Shoulder popping can refer to two distinct phenomena: noises made by the joint or dislocation of the joint. Shoulder popping in terms of noise is due to wear on the joint and is generally benign, whereas dislocation is caused by excessive force applied to the top of the arm.
Noisy shoulders are a relatively common occurrence and generally do not need to be heeded as a health problem. The shoulder undergoes a lot of use over the course of everyday life, and aging naturally causes the joint to roughen. The shoulder contains many disparate kinds of tissue that sustain different degrees of wear, and if one or many of these are not smooth, they cause noise when they rub together as the joint moves.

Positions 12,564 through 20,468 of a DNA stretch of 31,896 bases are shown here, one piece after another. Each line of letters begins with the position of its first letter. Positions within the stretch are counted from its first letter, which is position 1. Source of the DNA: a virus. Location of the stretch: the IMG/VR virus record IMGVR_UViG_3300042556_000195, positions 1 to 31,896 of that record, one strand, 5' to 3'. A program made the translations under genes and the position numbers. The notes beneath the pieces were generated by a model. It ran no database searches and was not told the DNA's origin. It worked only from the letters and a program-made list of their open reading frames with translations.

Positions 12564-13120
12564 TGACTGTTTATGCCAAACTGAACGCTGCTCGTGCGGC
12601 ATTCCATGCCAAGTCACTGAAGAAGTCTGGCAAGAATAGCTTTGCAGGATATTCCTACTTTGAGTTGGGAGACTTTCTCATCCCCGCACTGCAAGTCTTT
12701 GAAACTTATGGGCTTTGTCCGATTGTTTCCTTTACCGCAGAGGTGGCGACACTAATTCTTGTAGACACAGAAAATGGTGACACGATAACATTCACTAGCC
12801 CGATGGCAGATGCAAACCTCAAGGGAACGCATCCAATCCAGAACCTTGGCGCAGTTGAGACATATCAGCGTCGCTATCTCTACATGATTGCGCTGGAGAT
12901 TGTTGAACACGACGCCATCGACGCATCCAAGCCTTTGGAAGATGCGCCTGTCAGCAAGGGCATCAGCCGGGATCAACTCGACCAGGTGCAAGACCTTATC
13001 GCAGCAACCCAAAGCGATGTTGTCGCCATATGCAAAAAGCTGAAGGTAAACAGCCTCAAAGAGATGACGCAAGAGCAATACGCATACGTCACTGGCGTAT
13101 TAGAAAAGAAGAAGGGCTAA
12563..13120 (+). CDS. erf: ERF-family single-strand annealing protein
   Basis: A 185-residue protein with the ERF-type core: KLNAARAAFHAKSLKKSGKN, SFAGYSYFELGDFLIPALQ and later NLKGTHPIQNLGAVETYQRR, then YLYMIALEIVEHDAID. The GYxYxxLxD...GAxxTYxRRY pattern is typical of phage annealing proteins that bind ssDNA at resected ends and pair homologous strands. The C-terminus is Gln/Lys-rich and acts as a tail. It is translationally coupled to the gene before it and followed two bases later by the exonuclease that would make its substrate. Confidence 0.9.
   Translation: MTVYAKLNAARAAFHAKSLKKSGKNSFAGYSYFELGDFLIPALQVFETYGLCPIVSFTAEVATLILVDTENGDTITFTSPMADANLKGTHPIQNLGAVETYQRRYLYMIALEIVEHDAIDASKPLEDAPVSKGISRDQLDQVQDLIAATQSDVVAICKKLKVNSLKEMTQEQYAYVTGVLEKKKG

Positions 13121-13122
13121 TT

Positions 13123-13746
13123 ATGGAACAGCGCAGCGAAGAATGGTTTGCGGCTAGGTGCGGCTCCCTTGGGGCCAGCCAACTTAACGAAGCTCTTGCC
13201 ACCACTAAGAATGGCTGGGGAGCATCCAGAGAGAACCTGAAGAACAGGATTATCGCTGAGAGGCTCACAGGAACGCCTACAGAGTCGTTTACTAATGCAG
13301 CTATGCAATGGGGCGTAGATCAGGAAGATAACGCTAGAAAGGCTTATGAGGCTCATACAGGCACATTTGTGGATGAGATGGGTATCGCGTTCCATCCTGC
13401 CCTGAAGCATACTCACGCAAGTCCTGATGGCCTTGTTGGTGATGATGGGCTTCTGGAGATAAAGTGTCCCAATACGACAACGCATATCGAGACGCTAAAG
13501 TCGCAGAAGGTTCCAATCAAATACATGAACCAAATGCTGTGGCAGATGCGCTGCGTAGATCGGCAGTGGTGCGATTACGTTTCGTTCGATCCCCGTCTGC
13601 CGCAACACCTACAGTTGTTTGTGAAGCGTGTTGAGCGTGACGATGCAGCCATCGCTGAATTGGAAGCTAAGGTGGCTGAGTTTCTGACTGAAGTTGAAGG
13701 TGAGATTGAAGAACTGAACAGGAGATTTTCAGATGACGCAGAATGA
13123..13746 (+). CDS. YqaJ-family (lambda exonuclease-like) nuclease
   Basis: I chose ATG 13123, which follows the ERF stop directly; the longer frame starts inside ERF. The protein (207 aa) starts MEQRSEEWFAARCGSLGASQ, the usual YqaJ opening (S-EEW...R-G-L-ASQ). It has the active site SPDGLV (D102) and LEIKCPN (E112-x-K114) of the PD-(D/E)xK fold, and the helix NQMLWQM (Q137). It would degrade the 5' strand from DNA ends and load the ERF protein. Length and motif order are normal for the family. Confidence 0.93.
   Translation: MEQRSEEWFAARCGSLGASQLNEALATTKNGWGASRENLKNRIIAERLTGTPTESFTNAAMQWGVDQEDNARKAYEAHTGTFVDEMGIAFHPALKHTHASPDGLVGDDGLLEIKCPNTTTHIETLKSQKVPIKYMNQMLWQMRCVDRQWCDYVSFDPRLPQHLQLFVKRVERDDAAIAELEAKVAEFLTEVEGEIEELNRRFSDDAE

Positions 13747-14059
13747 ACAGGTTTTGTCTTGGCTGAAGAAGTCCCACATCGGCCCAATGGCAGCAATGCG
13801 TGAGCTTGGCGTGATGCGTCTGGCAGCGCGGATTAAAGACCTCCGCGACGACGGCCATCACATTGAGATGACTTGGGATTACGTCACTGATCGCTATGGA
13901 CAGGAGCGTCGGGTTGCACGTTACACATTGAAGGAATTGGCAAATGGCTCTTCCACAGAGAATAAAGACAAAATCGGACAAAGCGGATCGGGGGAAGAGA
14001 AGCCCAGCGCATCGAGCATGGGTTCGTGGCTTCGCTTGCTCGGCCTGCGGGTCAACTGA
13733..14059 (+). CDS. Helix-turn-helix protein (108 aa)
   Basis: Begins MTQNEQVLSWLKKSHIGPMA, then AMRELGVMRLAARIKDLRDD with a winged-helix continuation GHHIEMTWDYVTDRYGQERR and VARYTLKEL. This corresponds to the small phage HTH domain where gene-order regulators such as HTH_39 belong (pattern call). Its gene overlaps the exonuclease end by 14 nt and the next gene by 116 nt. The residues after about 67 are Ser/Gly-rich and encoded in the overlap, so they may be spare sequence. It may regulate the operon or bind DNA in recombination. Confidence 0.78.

Noisy shoulders can, however, sometimes be cause for concern. If a shoulder begins to click after receiving a blow, it may indicate serious injury to the cartilage, especially if the joint is painful or feels unusually loose.
Shoulder popping in terms of dislocation is brought about by sharp force applied to the top of the humerus, the bone in the upper arm. The humerus is coupled into the shoulder blade by a shallow cup-and-ball joint, so popping it out of place is easier than the corresponding injury to the leg. Most cases of shoulder dislocation are caused by a blow to the front, though it is also possible to pop the joint by striking it from behind. When people fall, they often stretch their arms toward the ground to protect the head or torso; this stretching is often the cause of shoulder dislocations in the elderly.